Flash floods swept through the Australian city of Toowoomba Monday, killing at least eight people, trapping others in cars and leaving some clinging to trees as relentless rains brought more misery to a region battling its worst flooding in decades.
Seventy-two people were said to be missing.
The raging torrent of muddy water picked up cars and tossed them like toys, carried away furniture as it washed through stores and prompted scores of emergency calls as it swamped the city of about 90,000 in Queensland state in the northeast.
At least eight people were killed, including a female pedestrian, said Tom Dawson, assistant commissioner of the Queensland fire and rescue service.
Officials urged residents of low-lying communities downstream from Toowoomba to move immediately to higher ground because more flash floods were possible.
Video taken in Toowoomba shows a man clutching a tree as the gushing water sweeps down a street, pushing vehicles off the road and into each other and flinging a van into trees. A small sedan is tossed about in murky brown rapids.
"We've had multiple calls requesting urgent assistance from people caught in vehicles, caught on the street, caught in flood ways," said Ian Stewart, the Queensland deputy police commissioner, adding that the flash flood happened with no warning.
It was the latest drama for water-weary Queensland, which has been devastated by weeks of pounding rains and overflowing rivers. Fourteen people have died since late November, and about 200,000 have been affected by the floods.
Roads and rail lines have been cut, Queensland's big-exporting coal mine industry has virtually shut down, and cattle ranching and farming across a large part of the state are at a standstill.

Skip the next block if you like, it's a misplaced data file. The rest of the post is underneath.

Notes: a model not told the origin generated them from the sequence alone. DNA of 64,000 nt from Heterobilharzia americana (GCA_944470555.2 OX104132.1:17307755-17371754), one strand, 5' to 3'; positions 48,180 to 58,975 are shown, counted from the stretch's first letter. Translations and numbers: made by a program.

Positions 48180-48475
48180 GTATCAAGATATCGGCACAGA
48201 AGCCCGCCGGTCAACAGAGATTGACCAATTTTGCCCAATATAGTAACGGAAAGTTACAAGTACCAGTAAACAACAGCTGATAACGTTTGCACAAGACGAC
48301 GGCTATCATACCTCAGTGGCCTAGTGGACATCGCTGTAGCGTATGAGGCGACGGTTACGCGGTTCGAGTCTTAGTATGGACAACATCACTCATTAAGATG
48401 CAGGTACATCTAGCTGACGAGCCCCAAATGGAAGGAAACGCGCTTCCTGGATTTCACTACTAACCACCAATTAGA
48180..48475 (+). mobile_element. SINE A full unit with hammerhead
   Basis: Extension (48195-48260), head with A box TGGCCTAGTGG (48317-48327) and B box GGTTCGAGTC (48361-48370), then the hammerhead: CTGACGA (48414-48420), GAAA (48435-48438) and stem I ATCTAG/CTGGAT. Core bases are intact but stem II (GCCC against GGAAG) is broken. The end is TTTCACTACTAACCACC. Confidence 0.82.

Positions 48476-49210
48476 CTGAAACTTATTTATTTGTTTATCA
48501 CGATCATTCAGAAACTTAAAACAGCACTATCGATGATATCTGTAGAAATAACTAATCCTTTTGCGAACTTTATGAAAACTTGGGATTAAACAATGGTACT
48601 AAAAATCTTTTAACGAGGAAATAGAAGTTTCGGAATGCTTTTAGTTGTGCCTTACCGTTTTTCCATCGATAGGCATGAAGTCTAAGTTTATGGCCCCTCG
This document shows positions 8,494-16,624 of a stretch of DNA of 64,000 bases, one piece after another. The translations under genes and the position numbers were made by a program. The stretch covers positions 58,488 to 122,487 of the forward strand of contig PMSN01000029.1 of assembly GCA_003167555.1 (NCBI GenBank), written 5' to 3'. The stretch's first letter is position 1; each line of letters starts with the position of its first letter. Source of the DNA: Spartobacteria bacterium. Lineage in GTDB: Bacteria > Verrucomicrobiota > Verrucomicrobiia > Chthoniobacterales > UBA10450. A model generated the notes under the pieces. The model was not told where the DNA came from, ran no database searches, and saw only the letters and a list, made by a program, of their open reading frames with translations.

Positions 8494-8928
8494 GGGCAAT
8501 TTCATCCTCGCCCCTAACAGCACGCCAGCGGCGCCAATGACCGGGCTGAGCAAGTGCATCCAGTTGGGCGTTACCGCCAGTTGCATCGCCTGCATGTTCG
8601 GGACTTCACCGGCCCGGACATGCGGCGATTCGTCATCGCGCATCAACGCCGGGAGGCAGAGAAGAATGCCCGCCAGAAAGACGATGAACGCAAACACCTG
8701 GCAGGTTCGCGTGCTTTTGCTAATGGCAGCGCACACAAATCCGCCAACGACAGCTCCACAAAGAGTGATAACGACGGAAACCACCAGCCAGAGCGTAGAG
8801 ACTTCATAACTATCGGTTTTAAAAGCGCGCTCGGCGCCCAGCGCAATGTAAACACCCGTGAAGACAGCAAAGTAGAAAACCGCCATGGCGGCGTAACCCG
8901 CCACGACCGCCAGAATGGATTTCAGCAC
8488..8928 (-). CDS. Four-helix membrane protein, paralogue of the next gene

Dawson said his group recorded 90 emergency calls from people in conditions that were considered to be life-threatening. Several people were rescued, and officials were still struggling to respond to all of the calls.
Cars washed away
The waters disappeared almost as fast as they arrived, leaving debris strewn throughout downtown Toowoomba and — in one place — cars piled atop one another.
Toowoomba resident Sarah Gordon said she saw floodwaters wash away at least 15 cars.
"A lot of cars got swept down the road … right down the creek," she said. "A few people were trapped, but they luckily got out."
The water also gushed into city businesses.
"The water was lapping at our office door and was just leaking through," said Emily Hart, who works in a real estate office. "It all happened within a matter of an hour. It was a massive amount of water."
Muddy waters also flowed through the main street in the city of Gympie, one of more than 40 Queensland communities to be drenched by overflowing rivers. Gympie residents were frantically sandbagging buildings, but about a dozen businesses were inundated by Monday and dozens more were at risk as the Mary River burst its banks and kept rising.
The flooding in Gympie, home to 16,000 people, was not as bad as that elsewhere in recent weeks, when entire towns were submerged beneath an inland sea larger than British Columbia.
But it was a sign the ground has little capacity left to soak up any more moisture, so any new rain is likely to make matters worse, officials said.
Queensland officials have said the price of rebuilding homes, businesses and infrastructure, coupled with economic losses, could be as high as $5 billion.
Rising water threatens homes
Some areas of Queensland have 343 millimetres of rain in 24 hours, the Bureau of Meteorology said Monday.
Residents of Dalby, a town west of Brisbane, were evacuated as rising waters threatened to inundate homes that had just begun drying out after another round of flooding two weeks ago.
Dalby Mayor Ray Brown said the town has been cut in half by the swollen Myall Creek, which also overflowed Dec. 27, leaving 100 homes awash in murky water.
Heavy rains were also leaving low-lying communities along the Brisbane River, which flows through the state capital of Brisbane, vulnerable to flash flooding, the Bureau of Meteorology warned. Officials have offered residents sandbags and suggested they have emergency kits ready.
People in some affected communities have returned home and begun mopping up sludge left behind by the floods, while others — including residents of Rockhampton, home to 75,000 people — are still waiting for floodwaters to recede to start the cleanup.